Posts Tagged ‘African Lion carving’
My Arizona State Fair carvings update
This year I submitted three custom carvings in the wood carving division of The 2010 Arizona State Fair and was very pleased with the results. I really tried to stretch out of my comfort zone into areas that were new to me. Using oil paints and stains to augment the carving is an area I needed to improve upon so I worked hard on this with these entries.
In the Gunstock carving division, my “Dangerous Game” rifle stock that had carving of “Africa’s Big Five” dangerous game animals took first place. The African Big Five are the Cape Buffalo, African Lion, Leopard, African Elephant, and Black Rhino.
I made is a point to try and give each animal individual traits or scars. If you look closely, you can see the cape buffalo has scars across his nose from a lion attack. The big Bull Elephant is covered with caked on reddish colored mud to protect the skin from the harse African sun. The Rhino has a very long horn that I copied from a circa 1920′s photograph. I gave the Lion a mane like the MGM Lion in the movies. And well, all Leopards have spots and rosettes, so I tried to give my cat a different look - like he is casting one more backwards glace before melting into the bush.
It is carved on an old Monte Carlo style stock for a 1903A3 Springfield rifle. The wood is a light colored walnut that was very popular in the 1960′s, as was the Monte Carlo stock style.
In another carving division, I entered my “Leaf Rifle” stock featured in an earlier blog. This carving earned the Blue ribbon in it’s division. The stock was completely covered with Oak Leaves and Acorns. This was a undertaking that had a huge design phase. The leaves all had to flow down the stock, not just lie in a pile. Also each leave had to be an individual, not just copies of the same leaf. There were over 125 Oak Leaves on the rifle stock and 25 or more Acorns added to the carving.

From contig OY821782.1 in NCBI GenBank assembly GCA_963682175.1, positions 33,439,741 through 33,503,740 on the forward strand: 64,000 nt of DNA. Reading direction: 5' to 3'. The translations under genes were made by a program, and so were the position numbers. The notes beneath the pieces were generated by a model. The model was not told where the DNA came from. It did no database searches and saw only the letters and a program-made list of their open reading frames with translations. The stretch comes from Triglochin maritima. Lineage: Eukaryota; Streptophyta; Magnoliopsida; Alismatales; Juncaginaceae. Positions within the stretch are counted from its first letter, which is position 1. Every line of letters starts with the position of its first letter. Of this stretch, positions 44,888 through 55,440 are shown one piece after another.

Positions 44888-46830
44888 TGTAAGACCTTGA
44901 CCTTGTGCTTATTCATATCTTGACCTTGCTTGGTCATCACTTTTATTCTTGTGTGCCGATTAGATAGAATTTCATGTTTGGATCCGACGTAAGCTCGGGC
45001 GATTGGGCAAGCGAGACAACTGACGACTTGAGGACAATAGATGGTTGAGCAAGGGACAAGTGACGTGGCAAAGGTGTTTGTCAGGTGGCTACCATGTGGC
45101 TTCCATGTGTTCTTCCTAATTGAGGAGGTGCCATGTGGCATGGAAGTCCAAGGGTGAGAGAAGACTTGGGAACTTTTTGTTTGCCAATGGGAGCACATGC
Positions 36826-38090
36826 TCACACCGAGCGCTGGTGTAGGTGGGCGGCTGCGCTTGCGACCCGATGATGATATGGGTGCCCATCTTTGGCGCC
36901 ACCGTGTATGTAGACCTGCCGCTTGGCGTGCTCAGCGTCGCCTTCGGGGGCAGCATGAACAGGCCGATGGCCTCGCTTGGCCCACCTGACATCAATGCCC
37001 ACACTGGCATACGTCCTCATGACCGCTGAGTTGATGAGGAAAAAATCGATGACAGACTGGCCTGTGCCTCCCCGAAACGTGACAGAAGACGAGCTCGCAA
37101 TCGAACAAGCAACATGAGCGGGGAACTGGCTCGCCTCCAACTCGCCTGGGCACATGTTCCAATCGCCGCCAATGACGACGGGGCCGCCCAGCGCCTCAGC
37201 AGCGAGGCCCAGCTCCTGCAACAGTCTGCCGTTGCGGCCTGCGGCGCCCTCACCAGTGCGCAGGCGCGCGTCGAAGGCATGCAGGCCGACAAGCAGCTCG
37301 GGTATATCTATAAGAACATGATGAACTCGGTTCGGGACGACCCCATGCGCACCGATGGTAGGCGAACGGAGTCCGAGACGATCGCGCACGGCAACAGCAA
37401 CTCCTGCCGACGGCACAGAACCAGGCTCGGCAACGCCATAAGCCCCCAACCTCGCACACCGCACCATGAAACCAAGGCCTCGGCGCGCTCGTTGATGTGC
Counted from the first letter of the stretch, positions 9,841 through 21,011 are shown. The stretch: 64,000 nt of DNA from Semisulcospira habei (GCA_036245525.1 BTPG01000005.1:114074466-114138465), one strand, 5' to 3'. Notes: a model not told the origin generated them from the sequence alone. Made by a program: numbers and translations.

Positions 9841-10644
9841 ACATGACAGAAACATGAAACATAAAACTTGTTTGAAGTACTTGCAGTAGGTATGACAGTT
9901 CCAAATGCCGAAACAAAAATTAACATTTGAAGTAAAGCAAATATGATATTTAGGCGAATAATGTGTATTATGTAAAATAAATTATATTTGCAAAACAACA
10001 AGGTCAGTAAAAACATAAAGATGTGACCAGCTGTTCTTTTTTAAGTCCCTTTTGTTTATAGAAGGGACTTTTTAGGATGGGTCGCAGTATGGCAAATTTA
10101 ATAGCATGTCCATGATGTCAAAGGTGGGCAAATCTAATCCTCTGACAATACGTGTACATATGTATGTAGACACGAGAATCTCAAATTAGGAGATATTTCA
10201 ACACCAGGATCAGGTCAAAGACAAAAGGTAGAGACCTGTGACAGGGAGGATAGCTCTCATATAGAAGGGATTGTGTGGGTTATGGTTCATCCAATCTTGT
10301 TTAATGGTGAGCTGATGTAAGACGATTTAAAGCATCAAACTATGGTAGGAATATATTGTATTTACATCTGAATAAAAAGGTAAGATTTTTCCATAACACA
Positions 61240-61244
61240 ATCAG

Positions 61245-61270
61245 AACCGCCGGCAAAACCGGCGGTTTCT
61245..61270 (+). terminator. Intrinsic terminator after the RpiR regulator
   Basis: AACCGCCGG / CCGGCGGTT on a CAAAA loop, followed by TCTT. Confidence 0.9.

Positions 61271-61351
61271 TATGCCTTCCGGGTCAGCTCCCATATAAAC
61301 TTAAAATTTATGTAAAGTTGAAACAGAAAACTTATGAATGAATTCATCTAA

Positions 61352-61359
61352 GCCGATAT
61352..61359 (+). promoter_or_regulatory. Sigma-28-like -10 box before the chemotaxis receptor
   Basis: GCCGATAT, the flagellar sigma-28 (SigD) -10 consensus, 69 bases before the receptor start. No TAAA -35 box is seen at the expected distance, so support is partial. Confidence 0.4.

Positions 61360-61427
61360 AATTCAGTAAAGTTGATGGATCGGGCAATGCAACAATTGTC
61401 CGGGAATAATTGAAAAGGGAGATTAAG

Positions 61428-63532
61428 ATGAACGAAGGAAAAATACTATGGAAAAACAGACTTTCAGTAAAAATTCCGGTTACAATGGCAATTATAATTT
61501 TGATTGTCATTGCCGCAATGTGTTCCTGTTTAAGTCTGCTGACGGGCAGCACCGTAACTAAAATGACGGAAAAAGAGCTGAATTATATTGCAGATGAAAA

The stock was a light colored hardwood so once again staining and painting of the leaves to give them true depth, variation, and contrast was a real concern. The photos show the completed rifle complete with scope, flashlight, and laser sight. This is my personal rifle and so far, it has turned out to be a fine small game rifle.
Finally, I entered a Wooden Wall Hanging made of solid Hard Maple and inlaid with a Simulated Ivory carving. Once again I was fortunate to take first place in this carving division. The size of this wall hanging is about one foot by three feet. It is a carving of a sheer mountain cliffside with a pair of Mountain Goats, carved in the Ivory, walking along a almost nonexistent trail up to a waterfall. The border was carved to look like rocks and boulders.
I did find that hard maple is not the best choice for carving. Although the wood holds detail well, it dulls the fine carving burrs unbelievably fast. Since the Mountain Goat is one of my favorite North American game animals, this carving hangs in my own den.
Thanks for stoppin’ by…..